We should have one federal to the LGBTQ community to get accepted in any jobs they apply to and federal employee protections for sexual orientation and gender identity. Public opinion is moving more quickly than judges and elected officials. The United States supreme court passed up a chance Monday to decide whether federal workplace protections on sex discrimination extend to sexual orientation. The question has divided lower courts and presidential administrations, as well. When Barack Obama was president, the Equal Employment Opportunity Commission said gay workers were covered by Title VII of the Civil Rights Act of 1964. But the Trump administration has said the language of the law is more restricted, covering gender but not sexual orientation. It seems clear that the Supreme Court at some point will have to settle the issue. But the case at hand, involving a lesbian who worked as a hospital security officer in Georgia, had procedural problems that some argued made it a troublesome test case for the issue. A genuine champion of gay and transgender rights would have steered clear of politicians like Mr. Sessions and Vice President Mike Pence, who have gone to great lengths to vilify and oppress gay and transgender Americans. A Ghanaian man who owns a store at Marinsburg mall located in West Virginia, hired a young Latino girl to work for them, When the man found out she was lesbian, he fired her immediately due to him being slightly homophobic.
If someone is qualified to do a job, then there is no reason to stop them from doing it just because of what they’ve chose to be. No one should never be discriminated or judge. We all equal people that have families to feed, without getting hired cause of their sexuality how are they supposed to feed their family. President Trump announced that he intended to continue enforcing an executive order his predecessor issued to protect L.G.B.T.Q people from workplace discrimination. ”President Donald J. Trump is determined to protect the rights of all Americans, including the L.G.B.T.Q. community,” (Mike) the White House said in a statement on Jan. 31. Then along came Attorney General Jeff Sessions. How come president Trump decide to continue with Obama’s right to protect the LGBTQ community and the next thing he does is change his mind about doing it? This should be a clarifying moment for the L.G.B.T.Q movement. Mr. Trump has offered no evidence that he is committed to advancing the L.G.B.T. rights the remarkable progress this community has made over the past decade will fall on ordinary Americans (Mike).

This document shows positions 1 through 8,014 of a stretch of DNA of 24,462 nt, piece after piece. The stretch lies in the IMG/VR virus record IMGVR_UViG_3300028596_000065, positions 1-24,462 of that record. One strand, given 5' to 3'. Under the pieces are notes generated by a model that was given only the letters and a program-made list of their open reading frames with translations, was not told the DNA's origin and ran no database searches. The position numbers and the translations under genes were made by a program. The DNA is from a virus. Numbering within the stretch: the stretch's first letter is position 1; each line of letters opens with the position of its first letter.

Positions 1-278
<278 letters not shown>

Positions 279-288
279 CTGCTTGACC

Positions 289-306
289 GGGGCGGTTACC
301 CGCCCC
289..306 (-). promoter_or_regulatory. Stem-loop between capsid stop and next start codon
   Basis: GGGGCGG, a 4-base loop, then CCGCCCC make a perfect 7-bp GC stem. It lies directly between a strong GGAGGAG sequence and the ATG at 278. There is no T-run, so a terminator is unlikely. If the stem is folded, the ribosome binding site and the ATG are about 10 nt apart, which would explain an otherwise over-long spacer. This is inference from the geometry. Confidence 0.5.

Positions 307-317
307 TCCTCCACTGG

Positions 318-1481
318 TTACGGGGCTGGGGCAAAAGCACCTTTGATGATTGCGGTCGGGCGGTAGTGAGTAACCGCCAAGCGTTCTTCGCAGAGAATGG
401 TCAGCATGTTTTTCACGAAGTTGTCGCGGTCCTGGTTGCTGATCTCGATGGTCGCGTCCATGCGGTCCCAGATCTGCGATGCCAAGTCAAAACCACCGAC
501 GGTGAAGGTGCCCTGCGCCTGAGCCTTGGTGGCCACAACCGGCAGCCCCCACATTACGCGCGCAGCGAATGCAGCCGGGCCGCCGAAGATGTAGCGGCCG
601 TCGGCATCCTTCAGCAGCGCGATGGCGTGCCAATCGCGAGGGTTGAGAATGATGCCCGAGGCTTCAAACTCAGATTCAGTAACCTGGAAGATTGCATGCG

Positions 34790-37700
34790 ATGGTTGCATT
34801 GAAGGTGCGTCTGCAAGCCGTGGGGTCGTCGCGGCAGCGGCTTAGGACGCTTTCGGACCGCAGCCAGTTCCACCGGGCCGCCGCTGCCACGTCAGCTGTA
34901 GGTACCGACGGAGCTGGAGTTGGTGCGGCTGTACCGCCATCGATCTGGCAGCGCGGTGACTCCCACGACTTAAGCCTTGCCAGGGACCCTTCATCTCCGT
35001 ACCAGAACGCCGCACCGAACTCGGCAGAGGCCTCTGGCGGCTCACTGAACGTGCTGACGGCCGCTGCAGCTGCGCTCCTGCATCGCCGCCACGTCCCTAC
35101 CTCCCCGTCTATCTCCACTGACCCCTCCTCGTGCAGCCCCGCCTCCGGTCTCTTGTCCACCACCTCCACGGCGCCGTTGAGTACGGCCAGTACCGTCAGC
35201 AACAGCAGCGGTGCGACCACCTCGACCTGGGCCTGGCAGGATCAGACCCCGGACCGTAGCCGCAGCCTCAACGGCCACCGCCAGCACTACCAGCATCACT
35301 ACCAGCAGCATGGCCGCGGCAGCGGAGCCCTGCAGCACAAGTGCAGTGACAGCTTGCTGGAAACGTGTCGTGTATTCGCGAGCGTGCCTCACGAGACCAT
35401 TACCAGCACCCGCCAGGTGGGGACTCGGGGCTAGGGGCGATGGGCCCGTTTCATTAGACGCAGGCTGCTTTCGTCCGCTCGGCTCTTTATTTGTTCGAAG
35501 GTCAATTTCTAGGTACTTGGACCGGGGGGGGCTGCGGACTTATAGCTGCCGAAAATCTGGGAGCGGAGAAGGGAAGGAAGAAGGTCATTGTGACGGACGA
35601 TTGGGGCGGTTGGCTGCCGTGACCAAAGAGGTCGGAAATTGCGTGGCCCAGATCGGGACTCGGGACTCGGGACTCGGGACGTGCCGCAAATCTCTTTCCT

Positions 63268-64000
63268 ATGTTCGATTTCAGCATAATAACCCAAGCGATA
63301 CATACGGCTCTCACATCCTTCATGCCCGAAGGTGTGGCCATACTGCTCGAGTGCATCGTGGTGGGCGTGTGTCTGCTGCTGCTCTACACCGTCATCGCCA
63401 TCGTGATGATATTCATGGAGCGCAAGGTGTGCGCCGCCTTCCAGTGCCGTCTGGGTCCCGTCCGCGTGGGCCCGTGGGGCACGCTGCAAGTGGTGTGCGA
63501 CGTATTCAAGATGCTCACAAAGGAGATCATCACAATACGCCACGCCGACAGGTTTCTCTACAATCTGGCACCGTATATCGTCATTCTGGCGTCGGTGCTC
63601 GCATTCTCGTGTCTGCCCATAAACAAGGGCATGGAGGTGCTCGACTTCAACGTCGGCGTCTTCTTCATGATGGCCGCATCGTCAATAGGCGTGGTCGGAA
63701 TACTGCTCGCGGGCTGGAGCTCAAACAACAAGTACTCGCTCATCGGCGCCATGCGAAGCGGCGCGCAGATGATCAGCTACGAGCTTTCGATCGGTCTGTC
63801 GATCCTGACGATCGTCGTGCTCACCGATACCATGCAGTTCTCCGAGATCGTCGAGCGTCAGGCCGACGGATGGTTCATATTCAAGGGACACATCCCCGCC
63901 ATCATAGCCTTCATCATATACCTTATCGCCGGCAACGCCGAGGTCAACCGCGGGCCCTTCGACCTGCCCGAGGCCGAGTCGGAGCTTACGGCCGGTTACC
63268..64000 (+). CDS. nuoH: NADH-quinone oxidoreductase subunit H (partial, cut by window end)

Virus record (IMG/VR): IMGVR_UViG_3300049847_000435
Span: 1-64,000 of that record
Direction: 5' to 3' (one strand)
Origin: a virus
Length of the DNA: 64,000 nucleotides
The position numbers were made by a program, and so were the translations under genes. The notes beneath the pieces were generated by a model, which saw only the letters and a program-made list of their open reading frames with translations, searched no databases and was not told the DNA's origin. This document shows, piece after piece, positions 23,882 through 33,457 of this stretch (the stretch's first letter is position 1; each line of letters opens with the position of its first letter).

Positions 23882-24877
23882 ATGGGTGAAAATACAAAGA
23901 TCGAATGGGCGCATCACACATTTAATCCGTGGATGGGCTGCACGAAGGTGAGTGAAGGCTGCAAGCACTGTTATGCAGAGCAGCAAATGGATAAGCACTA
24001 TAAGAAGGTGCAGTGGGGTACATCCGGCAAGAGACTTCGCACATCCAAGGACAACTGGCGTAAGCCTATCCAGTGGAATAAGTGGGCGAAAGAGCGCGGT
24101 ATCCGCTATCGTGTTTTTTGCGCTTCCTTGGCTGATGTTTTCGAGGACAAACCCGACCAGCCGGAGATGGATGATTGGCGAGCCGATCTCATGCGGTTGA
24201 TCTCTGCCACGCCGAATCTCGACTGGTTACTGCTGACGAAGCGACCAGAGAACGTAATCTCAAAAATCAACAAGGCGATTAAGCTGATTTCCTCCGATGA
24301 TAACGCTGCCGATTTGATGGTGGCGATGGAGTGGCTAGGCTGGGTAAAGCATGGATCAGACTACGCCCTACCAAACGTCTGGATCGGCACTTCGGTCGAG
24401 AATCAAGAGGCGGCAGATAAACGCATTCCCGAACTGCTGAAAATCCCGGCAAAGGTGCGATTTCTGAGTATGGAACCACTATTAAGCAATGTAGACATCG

As one can see, if congress pass the law for LGBTQ community to have their rights, they won’t be discriminated against their sexuality and gender ability everyone will be equal and be working happily without having any problems. Congress needs to pass more laws to protect the LGBTQ+ community for work place discrimination, rather than having all these States disagree with each other. If someone is qualified to do a job, then there is no reason to stop them from working because of what they’ve chosen to become.
Lindley, Beverly. “The courts have spoken on gender discrimination. Congress needs to do the same.” Washingtonpost.com, 3 Mar. 2018. Opposing Viewpoints in Context, http://link.galegroup.com/apps/doc/A529601432/OVIC?u=viva2_nvcc&sid=OVIC&xid=1c762f87. Accessed 28 Nov. 2018
Champman, Michelle. “LGBT rights: The patchwork states of America.” CNN Wire, 18 Feb. 2014. Opposing Viewpoints in Context, http://link.galegroup.com/apps/doc/A359016256/OVIC?u=viva2_nvcc&sid=OVIC&xid=88e6e24b. Accessed 28 Nov. 2018.
White, Mike. “Trump Breaks Promise on L.G.B.T. Rights.” New York Times, 24 Feb. 2017, p. A26(L). Opposing Viewpoints in Context, http://link.galegroup.com/apps/doc/A482347238/OVIC?u=viva2_nvcc&sid=OVIC&xid=25f73804. Accessed 28 Nov. 2018.